driving. The results of the breath test showed licensee’s BAC to be

.121 grams of alcohol per two hundred ten liters of breath, well over

the statutory limit for revocation, and he was served with a notice of

revocation on that basis. See § 42-2-126(2)(b), C.R.S. 2009.

Licensee timely requested a hearing on the revocation action,

and the Department scheduled the hearing for April 8, 2008. On

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March 28, 2008, licensee’s attorney filed requests for the issuance

of certain subpoenas by the Department for the hearing. On March

31, 2008, the Department issued the requested subpoenas

concerning the appearance of the two police officers involved in the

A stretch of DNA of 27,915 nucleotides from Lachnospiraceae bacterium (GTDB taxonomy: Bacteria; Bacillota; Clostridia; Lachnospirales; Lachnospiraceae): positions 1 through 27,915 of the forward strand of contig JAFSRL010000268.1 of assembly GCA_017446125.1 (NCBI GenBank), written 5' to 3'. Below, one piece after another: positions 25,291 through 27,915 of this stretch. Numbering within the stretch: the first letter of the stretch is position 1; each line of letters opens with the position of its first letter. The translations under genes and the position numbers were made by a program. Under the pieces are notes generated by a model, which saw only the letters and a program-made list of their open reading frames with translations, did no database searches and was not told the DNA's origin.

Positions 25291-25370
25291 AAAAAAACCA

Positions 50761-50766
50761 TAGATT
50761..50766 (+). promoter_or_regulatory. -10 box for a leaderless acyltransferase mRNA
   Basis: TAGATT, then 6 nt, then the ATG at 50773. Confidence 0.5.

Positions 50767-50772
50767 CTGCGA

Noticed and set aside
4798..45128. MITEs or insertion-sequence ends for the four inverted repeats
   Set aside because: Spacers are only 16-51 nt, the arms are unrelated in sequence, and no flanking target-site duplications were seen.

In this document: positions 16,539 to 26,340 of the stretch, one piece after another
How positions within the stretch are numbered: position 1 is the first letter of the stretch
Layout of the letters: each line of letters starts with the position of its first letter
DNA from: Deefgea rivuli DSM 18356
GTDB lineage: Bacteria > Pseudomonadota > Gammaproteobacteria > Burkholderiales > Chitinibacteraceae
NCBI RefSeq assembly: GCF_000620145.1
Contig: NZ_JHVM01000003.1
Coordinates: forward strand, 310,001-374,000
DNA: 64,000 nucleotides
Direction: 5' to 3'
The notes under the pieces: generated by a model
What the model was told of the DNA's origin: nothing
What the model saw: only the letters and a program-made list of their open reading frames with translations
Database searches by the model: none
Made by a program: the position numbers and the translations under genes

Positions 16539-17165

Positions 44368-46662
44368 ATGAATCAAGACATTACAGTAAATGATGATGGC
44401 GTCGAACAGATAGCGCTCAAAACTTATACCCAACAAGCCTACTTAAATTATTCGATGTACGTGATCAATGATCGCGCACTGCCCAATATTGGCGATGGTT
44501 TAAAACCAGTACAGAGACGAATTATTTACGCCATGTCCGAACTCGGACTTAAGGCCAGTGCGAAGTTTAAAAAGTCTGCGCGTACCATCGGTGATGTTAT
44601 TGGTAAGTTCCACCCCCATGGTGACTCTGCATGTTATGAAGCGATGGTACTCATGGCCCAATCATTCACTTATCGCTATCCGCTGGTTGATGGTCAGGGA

DUI incident, but it denied the requested subpoena duces tecum for

various records concerning the intoxilyzer used in that incident.

In the order denying that subpoena request, the Department

ruled that licensee’s written statements in support of that request

were “insufficient” to show that the requested documents were

“relevant and necessary” to the issues at the hearing. Nevertheless,

the Department also stated that the request for this subpoena

would be “reconsidered” if licensee provided additional information

in support of that request.

The hearing was held as scheduled. In the first part of the

hearing, the police officers testified concerning the DUI incident,

and documents submitted by the police were admitted into

evidence, including the intoxilyzer test results. This documentary

evidence indicated that the breath test was conducted on a certified

intoxilyzer by a certified operator with appropriate calibration